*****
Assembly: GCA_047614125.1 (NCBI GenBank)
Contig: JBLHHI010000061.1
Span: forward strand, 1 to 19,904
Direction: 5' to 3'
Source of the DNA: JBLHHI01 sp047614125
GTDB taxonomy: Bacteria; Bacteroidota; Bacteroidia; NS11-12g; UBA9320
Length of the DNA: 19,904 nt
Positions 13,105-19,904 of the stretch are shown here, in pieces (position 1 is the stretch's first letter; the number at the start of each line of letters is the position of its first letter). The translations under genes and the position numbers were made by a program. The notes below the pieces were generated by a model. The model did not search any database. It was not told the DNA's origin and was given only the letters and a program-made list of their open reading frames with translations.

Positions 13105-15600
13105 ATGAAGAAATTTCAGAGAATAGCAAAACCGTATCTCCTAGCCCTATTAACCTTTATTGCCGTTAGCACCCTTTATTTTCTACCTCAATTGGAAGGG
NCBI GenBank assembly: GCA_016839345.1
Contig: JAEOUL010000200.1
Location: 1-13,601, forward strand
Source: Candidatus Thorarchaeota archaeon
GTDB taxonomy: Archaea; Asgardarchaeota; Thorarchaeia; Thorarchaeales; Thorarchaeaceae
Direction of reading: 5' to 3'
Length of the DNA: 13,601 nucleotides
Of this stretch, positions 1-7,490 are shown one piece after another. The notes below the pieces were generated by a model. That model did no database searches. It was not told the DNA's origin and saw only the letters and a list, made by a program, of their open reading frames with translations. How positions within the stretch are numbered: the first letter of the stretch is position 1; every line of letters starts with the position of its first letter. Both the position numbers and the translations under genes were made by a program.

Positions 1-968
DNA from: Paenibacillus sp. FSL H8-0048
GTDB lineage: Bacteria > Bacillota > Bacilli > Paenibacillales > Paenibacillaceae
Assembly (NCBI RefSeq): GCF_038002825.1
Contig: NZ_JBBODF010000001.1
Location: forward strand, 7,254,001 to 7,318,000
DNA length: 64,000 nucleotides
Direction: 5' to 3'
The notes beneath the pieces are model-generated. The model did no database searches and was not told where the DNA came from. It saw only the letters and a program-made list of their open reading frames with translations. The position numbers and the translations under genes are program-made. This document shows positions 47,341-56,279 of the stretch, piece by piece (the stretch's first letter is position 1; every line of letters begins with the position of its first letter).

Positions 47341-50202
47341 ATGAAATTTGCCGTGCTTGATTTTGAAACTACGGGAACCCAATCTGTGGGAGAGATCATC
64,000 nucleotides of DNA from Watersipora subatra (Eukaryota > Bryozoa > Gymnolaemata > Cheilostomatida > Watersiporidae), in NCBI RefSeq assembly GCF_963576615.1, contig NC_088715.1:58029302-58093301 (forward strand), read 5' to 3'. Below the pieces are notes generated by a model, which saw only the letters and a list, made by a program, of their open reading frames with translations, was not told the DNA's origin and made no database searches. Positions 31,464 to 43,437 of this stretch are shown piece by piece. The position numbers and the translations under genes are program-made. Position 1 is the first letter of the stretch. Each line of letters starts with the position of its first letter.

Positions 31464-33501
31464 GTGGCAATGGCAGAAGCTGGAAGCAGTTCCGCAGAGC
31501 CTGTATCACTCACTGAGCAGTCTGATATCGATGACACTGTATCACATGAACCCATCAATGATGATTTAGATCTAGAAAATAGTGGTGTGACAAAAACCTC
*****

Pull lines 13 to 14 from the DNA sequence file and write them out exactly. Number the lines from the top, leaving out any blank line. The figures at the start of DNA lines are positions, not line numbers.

Location: 1-13,601, forward strand
Source: Candidatus Thorarchaeota archaeon